Junaid Mohammed

Junaid Mohammed, a Second Republic federal lawmaker, says President Muhammadu Buhari is unqualified to give a tribute to late ex-president Shehu Shagari.

Shagari’s time on earth ended on Friday, December 28, at the age of 93.

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The former Nigerian leader died at the National Hospital in Abuja, the nation’s capital, according to his grandson, Bello Shagari, who announced Shagari’s death on Twitter.

Shagari was Nigeria’s first elected president from October 1979 to December 1983. His government was taken over by the military, led by current president Muhammadu Buhari.

Presidency Mourns Shehu Shagari
Ex-President Shehu Shagari & President Muhammadu Buhari

He was subsequently detained, alongside his deputy, Alex Ekwueme, by Buhari in 1984.

And in his reaction to Shagari’s demise, Buhari, speaking through his top media aide Femi Adesina, said: “On behalf of my family, the government and the people of Nigeria, it is with immense sadness that I received the news of the passing away of the First Executive President of Nigeria, Alhaji Shehu Shagari, which event happened on Friday in Abuja.”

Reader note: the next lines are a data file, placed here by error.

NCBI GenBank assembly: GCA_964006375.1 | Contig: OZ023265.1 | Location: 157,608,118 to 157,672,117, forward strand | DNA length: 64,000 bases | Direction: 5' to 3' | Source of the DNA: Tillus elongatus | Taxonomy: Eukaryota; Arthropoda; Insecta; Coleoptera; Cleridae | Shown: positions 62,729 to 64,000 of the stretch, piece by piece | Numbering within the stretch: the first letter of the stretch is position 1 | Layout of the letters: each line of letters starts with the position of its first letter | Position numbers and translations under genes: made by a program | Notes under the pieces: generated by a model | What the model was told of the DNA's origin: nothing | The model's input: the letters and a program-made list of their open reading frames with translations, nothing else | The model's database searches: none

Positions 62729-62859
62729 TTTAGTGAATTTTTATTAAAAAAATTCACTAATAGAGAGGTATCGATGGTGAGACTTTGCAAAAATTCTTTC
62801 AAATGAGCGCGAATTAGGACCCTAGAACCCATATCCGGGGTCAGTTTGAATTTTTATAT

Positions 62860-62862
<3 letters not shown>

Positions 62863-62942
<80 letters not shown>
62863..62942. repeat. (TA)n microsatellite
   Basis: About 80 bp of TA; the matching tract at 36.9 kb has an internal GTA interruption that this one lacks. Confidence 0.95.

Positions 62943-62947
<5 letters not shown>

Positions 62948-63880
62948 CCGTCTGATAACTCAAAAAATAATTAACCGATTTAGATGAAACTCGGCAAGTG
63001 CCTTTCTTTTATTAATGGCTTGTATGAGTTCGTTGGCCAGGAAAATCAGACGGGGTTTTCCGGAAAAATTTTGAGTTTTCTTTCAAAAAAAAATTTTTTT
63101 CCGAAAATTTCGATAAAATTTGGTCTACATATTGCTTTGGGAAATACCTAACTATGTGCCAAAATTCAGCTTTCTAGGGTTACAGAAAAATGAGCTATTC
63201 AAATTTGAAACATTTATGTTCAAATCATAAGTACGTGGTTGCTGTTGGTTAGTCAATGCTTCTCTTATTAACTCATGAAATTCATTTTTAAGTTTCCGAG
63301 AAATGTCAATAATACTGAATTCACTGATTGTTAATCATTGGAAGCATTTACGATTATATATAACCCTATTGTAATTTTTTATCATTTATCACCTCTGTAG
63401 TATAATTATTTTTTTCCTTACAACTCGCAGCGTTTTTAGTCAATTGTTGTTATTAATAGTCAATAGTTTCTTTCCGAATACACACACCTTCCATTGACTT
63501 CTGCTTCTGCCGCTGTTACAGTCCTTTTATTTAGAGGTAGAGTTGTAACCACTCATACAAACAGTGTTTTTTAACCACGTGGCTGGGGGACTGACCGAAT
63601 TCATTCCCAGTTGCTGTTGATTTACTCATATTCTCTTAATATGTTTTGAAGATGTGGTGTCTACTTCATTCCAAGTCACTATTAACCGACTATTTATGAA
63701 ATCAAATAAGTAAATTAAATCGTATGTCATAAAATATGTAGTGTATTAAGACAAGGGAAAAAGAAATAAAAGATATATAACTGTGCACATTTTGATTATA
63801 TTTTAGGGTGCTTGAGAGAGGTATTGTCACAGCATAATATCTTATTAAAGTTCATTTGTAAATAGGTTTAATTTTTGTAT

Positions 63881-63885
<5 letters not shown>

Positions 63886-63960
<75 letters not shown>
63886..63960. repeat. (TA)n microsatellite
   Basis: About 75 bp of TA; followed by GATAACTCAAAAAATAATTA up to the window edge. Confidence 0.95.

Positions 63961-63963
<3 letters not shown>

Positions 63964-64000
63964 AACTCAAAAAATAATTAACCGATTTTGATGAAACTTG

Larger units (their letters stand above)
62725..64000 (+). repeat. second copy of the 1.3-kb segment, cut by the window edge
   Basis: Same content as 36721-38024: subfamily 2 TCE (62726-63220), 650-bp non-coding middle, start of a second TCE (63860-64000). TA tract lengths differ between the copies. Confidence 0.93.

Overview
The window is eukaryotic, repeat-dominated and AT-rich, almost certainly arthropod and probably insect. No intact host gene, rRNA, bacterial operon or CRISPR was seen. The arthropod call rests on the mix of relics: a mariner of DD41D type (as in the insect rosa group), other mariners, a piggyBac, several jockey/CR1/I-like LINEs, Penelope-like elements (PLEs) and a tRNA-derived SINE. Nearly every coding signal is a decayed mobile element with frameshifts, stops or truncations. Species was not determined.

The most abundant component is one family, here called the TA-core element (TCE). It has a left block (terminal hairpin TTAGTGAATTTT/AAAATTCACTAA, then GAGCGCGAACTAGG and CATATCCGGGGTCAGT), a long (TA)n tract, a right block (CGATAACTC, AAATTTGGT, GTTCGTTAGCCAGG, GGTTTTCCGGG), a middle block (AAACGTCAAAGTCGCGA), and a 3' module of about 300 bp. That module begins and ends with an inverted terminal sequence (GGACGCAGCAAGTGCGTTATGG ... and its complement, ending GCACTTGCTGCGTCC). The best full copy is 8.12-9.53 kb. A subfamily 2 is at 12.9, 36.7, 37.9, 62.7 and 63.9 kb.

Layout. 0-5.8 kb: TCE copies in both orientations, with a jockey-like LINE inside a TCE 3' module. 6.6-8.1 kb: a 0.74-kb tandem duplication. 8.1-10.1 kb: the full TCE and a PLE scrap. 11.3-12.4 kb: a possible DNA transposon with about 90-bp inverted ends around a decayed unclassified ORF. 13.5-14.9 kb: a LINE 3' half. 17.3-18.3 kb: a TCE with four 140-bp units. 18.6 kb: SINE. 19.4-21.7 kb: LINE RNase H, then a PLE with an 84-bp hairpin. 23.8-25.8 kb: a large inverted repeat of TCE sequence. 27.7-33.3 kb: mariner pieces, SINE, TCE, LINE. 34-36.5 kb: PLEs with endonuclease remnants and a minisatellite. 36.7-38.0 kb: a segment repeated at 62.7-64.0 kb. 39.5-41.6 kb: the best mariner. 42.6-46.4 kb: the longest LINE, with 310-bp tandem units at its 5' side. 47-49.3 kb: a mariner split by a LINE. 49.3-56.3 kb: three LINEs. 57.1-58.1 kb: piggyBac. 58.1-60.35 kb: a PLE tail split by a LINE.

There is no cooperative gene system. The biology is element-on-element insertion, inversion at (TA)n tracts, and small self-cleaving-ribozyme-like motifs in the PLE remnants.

“More specifically, we celebrate the role modelling qualities of integrity, diligence and humility that have been the hallmark of your visionary leadership,” Buhari added.

However, Mohammed, in an interview, faulted the president’s tribute.

He said: “Quite a number of the people who would claim to be his friends were actually his enemies and they contributed tremendously to bringing down that government and in making it impossible for us to have a meaningful democratic dispensation years after his departure from office.”

As far as the elder statesman is concerned, Buhari “contribute so much in bringing down a government and bringing down a man who had nothing to gain, even though he had poor eyesight and was in poor health.

”He [Shagari] was in his late 60s then – you (Buhari) cannot say, from 1984 till now, you got along well. How did you get along well?”

He also said: “No matter what you say about the Shagari administration, he knew how to retire from public service quietly, with a tremendous amount of nobility and self-respect. You have to give him that.”